Originally posted on Facebook Notes, 30th March 2008
Less than an hour ago they'd been hiding behind the same stalagmite-tree. But back then, there'd been three of them, and they'd been filled with an optimism that certainly wasn't present any more.
Four skeletal porters were making their along the riverbank toward the bridge, flanking a heavyset man in a gown. Draped over one of this man's broad shoulders was the bedraggled, unconscious form of Cat, who he bore as if she weighed nothing at all.
Across the narrow space between them, Rudolf could feel Mike's hackles rise. "Steady," the historian murmured, glancing over at him. "Rushing in there isn't going to improve our situation. There's five of them, and only two of us. Now I'm no mathmo, but those odds don't sound good to me."
"So what do you suggest we do?" Mike shot back. "Just sit and watch while they take her back in there to be killed?"
The engineer's tetchiness was almost contagious, and Rudolf had to force himself to keep a cool head as he replied. "Who said anything about killing? If they wanted to kill her, don't you think they'd have done so by now? They've had ample opportunity." He could see that his words did little to calm the other man, but persisted anyway. "Look, I just don't think it's a good idea. And I know you've got the hots for Miss Cat, but believe me, I want to see her rescued just as much as you do."
These were even more evidently the wrong words. Mike's visage darkened like a stormfront, and his knuckles paled to white. The taller man took an involuntary half-step backwards and hastily continued. "Hey... I'm sorry. It was just an observation. One fella to another. Forget I said it if you like. But the point is, she's still alive, and so are we. If we charge down there, they might just decide to kill all of us. Or, best case scenario, take all of us prisoner. On the other hand, we have the map now. If we get the hell out of here, we can come back later, with backup."
Now Rudolf's words did seem to be reaching Mike, but he still shook his spiky-haired head. "You're ascribing logical common sense to the sort of people who hobnob with the living dead and cultivate man-eating lawns," he pointed out sullenly. "I'm still not sure they won't just kill her once they get her inside."
"Believe it or not," Rudolf replied earnestly, "it doesn't change the way things are. We've got nothing to gain from showing ourselves now. If we..." He trailed off as Mike prodded his lycra-clad arm. Someone was emerging from the college. Tall and slender, he walked with purpose and grace. His most distinctive feature was the colour of his eyes, which were crimson red.
"It's him," Mike whispered. "I saw him when we were upstairs in the room, back in the College. I think he's the Praelector."
Words were being exchanged between the bulky man and the dinner-jacket-clad newcomer, and Rudolf strained to make out what they were saying. However, only the red-eyed man's final words were clear enough to be perceived. "The Master wants her alive." His crisp, clear voice was laced with distaste. "Take her to the Old Cellars."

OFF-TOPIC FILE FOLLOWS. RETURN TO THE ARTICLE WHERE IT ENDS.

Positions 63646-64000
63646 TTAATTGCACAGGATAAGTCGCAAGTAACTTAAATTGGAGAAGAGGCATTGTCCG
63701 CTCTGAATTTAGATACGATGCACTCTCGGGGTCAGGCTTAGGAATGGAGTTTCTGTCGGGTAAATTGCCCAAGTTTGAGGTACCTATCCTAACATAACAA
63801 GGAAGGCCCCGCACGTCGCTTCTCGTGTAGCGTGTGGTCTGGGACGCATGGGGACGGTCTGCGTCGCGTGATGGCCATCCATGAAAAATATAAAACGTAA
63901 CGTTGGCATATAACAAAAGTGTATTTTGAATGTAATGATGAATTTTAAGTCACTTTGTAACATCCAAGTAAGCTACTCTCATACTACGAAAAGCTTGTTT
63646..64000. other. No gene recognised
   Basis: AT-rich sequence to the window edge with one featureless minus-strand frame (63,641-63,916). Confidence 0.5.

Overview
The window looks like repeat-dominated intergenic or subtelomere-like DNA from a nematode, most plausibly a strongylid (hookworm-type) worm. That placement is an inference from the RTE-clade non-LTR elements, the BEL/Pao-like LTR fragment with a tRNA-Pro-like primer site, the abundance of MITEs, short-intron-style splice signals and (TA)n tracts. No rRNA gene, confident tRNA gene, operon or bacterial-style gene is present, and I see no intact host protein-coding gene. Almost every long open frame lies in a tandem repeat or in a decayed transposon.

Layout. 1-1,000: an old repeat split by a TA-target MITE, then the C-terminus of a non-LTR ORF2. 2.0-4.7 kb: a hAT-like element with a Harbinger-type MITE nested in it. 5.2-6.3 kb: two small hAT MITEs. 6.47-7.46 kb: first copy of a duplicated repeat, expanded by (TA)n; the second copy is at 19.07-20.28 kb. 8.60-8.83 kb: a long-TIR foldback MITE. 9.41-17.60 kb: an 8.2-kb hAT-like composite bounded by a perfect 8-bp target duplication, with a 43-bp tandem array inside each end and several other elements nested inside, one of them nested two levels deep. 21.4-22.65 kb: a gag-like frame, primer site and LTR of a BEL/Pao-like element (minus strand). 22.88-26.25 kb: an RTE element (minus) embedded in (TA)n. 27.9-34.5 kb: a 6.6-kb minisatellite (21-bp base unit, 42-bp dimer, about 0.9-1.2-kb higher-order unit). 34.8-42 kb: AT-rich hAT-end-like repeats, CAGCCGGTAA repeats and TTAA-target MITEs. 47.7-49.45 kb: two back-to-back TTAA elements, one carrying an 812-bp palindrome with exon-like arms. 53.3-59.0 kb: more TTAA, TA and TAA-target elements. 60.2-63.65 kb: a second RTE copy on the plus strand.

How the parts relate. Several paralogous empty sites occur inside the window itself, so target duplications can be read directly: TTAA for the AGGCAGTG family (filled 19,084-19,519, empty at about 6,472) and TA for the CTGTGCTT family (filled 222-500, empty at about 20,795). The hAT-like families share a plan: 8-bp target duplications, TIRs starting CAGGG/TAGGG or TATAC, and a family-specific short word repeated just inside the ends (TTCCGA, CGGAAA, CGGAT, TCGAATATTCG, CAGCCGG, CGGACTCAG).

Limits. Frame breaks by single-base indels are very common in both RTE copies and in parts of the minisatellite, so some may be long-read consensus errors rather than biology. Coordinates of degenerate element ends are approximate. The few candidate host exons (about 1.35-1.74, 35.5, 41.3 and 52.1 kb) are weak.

Rudolf turned to Mike as the procession proceeded over the bridge and into the College, and grinned. "I do so love being right."
Mike didn't take the bait. "Just get the map out. If we're going, then let's go."
Rudolf shrugged, and opened out the piece of paper they'd stolen. For the next few minutes the two men pored over the map in silence.
For the second time in one day, Cat opened her eyes to find herself in a dark place. It took her a few seconds to remember where she'd been when she was last awake. She'd been fighting futilely against the current, and then...
"Mike!" she called. "Rudolf!"
Details of the room she was in began to make themselves clear to her. No light entered into it from any source, and the ceiling above was vaulted like a chapel - or a crypt. Her clothes were already drying off well, perhaps because the room gave off an air of mustiness. The bowler hat she'd been wearing was gone. She realised she was cold, and shivered.
"Good. You're awake."
Cat cast around for the speaker. Seated against the opposite wall, with her knees up to her chest, was a woman in a plain but elegant black dress. She was plump and ruddy-cheeked, but young-looking; Cat judged that she couldn't have been out of her late twenties. Her curly dark brown-black hair didn't quite reach to her shoulders.
A pang of fear jolted through Cat. "Are you... one of them? From the College?"
The woman laughed shortly, a rich, resonant sound. "If I was, would I be locked in here with you?" She gestured to a thick metal door, which rather reminded Cat of the ancient door to the safe room of her village bank. "I'm sorry. My conversation skills may be a little rusty - I haven't had anyone to talk to for at least a few weeks, although I've lost count of the exact amount of time I've been down here. My name's Mirabelle, anyway."
"I'm Cat." Cat didn't move from her position against the wall, although she shifted herself into a more comfortable angle to talk to the newcomer. "If..." she began. "If you're not from the College, then... where are you from?"
The woman who called herself Mirabelle seemed to laugh again, a little ruefully. "I could ask you the same question," she replied lazily. "But since you asked first, I suppose I should give you an answer. I'm at Darwin. I'm reading for a PhD in Philosophy. Or perhaps I should say was."
Cat was still a little suspicious of the dark-haired woman, and so she asked a further question. "Then how did you end up down here?"
"My supervisor sent me," came the immediate response. "I was looking for you."